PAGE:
Wednesday, April 09, 2014

Camino 2013 Gear Lessons Learned: Footwear

Possibly the most important part of your gear when you are hiking long distances is your footwear.  When I say footwear I include both shoes/boots and socks.  They all combine to become a footwear system that will make or break your enjoyment on long treks.  The problem is, if you ask ten people for their opinion about footwear, you will receive twenty different opinions.  Here's my experience and opinion.

The New Balance 978s ... similar to the 956s ... They all look the same under Camino dust.
Shoes and socks.  My first Camino I suffered from tendinitis in the front of my ankle.  I blame the high top shoe/boot I wore.  This Camino I switched from the high top New Balance 978 (high top being essentially a low boot) to the low top New Balance 956 in an attempt to reduce the chances of tendinitis.  I did not have tendinitis issues this time so it appears to have been a success ... but ... I had heel blister issues.  By loosening the shoe around my ankle I prevented irritation of the tendon but, I also allowed the heel to move up and down more, causing the blister problems.

I also had issues with the toe box being too narrow.  Both the 978 and 956 shoes are leather shoes.  This makes them very rugged but it also reduces the amount of give when your feet expand and, on long hikes, your feet will expand.

Along with the blister and toe box issues I also discovered the downside of gore-tex.  Gore-tex, in most conditions, will keep your feet dry but I discovered in heavy rain the gore-tex liner will eventually fill up with water.  I suspect my socks acted like wicks sucking water from my wet pants down into my shoes.  Being water tight, once the water is in the shoe is doesn't get out quickly.  Here a high top shoe might have the advantage of keeping the socks away from the wet pants thus reducing the chance of water wicking into the shoe.  A pair of gaiters might have also prevented this problem.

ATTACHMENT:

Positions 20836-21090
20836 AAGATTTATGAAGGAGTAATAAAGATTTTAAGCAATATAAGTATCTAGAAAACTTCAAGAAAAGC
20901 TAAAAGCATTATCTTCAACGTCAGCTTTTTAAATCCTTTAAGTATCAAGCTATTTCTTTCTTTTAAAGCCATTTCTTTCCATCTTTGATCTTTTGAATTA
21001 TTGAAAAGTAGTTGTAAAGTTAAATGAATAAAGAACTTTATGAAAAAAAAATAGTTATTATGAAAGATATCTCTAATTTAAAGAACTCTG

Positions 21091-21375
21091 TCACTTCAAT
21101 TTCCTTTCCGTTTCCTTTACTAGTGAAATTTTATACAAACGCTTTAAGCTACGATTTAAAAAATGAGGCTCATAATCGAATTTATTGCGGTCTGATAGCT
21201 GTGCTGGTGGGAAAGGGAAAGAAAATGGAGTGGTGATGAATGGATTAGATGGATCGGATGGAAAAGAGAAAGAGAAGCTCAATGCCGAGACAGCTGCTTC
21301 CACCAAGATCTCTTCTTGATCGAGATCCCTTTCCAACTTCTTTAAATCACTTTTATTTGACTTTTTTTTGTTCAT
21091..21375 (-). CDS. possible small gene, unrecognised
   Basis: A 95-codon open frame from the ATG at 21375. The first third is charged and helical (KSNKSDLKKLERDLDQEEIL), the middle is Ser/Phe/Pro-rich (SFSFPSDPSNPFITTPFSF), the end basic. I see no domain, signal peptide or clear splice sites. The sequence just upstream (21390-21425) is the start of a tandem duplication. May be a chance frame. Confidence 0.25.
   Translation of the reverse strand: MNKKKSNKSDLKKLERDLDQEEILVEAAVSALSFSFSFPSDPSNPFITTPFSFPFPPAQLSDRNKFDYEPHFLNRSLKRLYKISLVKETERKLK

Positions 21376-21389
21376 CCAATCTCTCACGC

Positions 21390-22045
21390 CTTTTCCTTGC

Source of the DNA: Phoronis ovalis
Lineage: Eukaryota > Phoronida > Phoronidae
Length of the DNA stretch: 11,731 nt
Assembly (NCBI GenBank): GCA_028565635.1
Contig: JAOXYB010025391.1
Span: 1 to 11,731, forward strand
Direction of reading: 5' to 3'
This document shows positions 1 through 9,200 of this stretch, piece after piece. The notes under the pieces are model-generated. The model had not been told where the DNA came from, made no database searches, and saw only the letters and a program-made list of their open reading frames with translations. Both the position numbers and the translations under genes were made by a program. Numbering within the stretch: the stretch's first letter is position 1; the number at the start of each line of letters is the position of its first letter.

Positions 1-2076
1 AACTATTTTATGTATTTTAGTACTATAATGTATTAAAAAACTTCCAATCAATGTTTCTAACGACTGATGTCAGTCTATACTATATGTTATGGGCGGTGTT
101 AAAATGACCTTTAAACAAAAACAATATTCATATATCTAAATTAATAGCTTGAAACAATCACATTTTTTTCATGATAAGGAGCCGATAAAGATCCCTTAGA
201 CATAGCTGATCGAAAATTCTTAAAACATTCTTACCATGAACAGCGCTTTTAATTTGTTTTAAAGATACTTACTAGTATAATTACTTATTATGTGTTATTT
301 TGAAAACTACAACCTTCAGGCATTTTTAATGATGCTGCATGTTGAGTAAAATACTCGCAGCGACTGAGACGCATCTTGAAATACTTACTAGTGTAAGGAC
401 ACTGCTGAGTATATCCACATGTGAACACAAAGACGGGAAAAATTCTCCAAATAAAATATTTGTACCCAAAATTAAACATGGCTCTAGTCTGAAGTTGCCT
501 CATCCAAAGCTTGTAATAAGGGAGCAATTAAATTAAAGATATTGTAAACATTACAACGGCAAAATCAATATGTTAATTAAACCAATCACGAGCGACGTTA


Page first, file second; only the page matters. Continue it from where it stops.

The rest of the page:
One lesson I learned was the importance of liner socks.  After Astorga I started wearing a pair of tight fitting polyester blend liner socks inside of my merino wool socks.  This is one of the configurations that is said to reduce blister formation.  Blisters are caused by friction on the skin.  The idea behind wearing two pairs of socks is to shift the friction from the skin to between the two pairs of socks.  I was a bit of a skeptic since I wore only one pair of thick merino wool socks on my last Camino with little blister issues.  When I switched to two pairs on this Camino my mind was changed.  My feet started getting better right away and my blisters started healing.  I don't think I would walk long distances without two pairs on anymore.

So the one definite lesson here is wear liner socks under your merino wool socks.  As for what shoes you should wear ... I'm still up in the air.  This past week I replaced my 956s, which had over 700 miles on them now (and no rubber on the heals), with a pair of Solomon Eskape Aero hiking shoes. I've heard good things about the Solomon brand and I've read several recommendations for Solomons on an Appalachian Trail forum I read.  This particular model are non-gore-tex with mesh uppers.  The mesh uppers make the shoe lighter than my old leather shoes and are cooler (as in temperature, not in hipness).  Water will go right through them but I expect they will dry quicker as well.  Make sure you buy the right size.  You want a properly fitting shoe.  Buying a half size larger to accommodate foot expansion is often recommended for long treks.  If you do this make sure your socks are thick enough to keep your feet snug in the shoe.